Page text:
Landscape

Kudzu vines growing abundantly in a field

Finding New Uses for the 'Vine That Ate the South'

Visually striking and aggressively invasive, kudzu has been choking the Southeast for decades. Now, designers, chefs, and activists want to find ways to make it useful.

April 25, 2021 - Southerly Magazine

New York jail

The Happy Jail

Where do the street trees come from, and where does the compost go? Rikers Island was New York City's growing outpost for years. But does “greening” the jail always improve things for prisoners?

June 19, 2018 - Urban Omnibus

Friday Eye Candy: How USGS Surveys Helped Build Pixar's New Dream World

Jody Avirgan shares insight into a new podcast with the creators of the new Pixar movie The Good Dinosaur, which reads like more of an advertisement for the U.S. Geological Survey (USGS).

December 4, 2015 - Five Thirty Eight

How 'Affordance Theory' Informs Great Streets and Public Places

The affordance theory, a combination of environment psychology and art, can be tapped to help make the design of urban neighborhoods more appealing to a community, writes Phil Myrick, MIG’s head of placemaking and performance design.

May 29, 2015 - UrbDeZine

Places Journal Launches New Tool for Public Scholarship

Places Journal has just launched Reading Lists: a new, interactive tool that enables readers to create and share topical lists of articles, books, and other media from diverse sources.

March 13, 2015 - Places Journal

Urban Agriculture Projects in Chicago Show the Way

Successful Chicago urban agriculture projects on rooftop, in edible lawn, and at a school reviewed by resilience consultant Dave Hampton.

January 9, 2015 - UrbDeZine

Advocating a New Planning Covenant for Los Angeles

Two well-known Los Angeles civic leaders advocate a new framework for understanding the built environment and landscape of Los Angeles, setting a trajectory for sustainable development.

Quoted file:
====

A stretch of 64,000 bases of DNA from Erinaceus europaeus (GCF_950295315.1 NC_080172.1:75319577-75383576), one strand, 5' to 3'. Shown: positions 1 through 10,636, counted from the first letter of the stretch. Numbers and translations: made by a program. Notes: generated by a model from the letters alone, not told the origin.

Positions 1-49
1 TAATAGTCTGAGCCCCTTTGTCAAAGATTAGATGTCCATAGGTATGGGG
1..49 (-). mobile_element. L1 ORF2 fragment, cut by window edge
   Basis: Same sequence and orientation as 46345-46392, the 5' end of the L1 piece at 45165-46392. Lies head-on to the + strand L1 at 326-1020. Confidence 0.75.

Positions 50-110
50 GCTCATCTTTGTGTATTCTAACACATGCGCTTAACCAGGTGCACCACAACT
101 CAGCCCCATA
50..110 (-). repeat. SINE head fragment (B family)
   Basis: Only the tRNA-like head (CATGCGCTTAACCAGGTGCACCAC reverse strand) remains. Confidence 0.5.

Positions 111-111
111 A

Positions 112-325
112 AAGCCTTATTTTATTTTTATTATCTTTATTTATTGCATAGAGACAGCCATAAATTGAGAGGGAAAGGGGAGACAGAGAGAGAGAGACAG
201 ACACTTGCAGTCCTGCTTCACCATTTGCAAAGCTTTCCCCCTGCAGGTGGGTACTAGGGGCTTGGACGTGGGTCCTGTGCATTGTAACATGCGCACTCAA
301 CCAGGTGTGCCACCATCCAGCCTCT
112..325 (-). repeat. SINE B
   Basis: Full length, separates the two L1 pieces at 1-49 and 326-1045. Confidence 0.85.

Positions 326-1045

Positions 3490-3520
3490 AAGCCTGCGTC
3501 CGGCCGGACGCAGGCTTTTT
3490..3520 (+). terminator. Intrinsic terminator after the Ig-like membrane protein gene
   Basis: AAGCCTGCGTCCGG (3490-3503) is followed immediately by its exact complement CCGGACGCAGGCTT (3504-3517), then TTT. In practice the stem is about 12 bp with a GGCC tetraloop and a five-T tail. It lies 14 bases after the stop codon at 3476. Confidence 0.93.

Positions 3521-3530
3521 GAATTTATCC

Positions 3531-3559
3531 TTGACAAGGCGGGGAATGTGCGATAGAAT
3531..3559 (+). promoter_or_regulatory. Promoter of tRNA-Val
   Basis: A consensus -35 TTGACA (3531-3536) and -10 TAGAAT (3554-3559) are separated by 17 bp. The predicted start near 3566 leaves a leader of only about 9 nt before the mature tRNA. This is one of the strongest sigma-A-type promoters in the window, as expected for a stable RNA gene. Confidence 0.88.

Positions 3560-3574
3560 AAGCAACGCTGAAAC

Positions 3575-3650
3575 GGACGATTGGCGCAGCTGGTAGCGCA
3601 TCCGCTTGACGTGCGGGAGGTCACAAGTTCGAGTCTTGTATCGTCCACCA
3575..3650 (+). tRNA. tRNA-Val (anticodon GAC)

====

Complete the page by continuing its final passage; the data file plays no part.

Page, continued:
April 12, 2014 - The Planning Report

How Has 'Mapping' Changed How We Communicate Ideas About Buildings and Landscapes?

Cartographic Grounds, a recent exhibition at the Harvard Graduate School of Design — now online at Places — seeks to "reconcile the precision and instrumentality of the plan with the geographic and territorial scope of the map."

January 23, 2013 - Places Journal

Oil Spill in Michigan Still Affecting Town Two Years Later

Matt Pearce reports on the town of Marshall's road to recovery after a 2010 oil spill damaged the area's human and natural ecosystems, and describes how these long-term impacts should serve as a warning to other communities.

August 2, 2012 - The Los Angeles Times

Tulsa "Code Enforcement" Sparks Outrage

The demolition of a Tulsa resident's edible garden, deemed "too tall" by city inspectors, has sparked a civil rights lawsuit, and is generating national attention.

June 21, 2012 - Grist

Redesigning the "Fascist" Park in Front of the White House

The National Capital Planning Commission invites the public to weigh-in on five proposals for improvements to the Ellipse, the large public park between White House and the National Mall.

June 23, 2011 - Fast Company's Co.Design

Invisible Landscapes of the Atmosphere

The atmosphere has latent architectural possibilities, writes Javier Arbona in this intriguing essay on the potential of air and atmosphere in urban design and architecture.

October 22, 2010 - Places

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Urban Design for Planners 1: Software Tools

This six-course series explores essential urban design concepts using open source software and equips planners with the tools they need to participate fully in the urban design process.

Planning for Universal Design

Learn the tools for implementing Universal Design in planning regulations.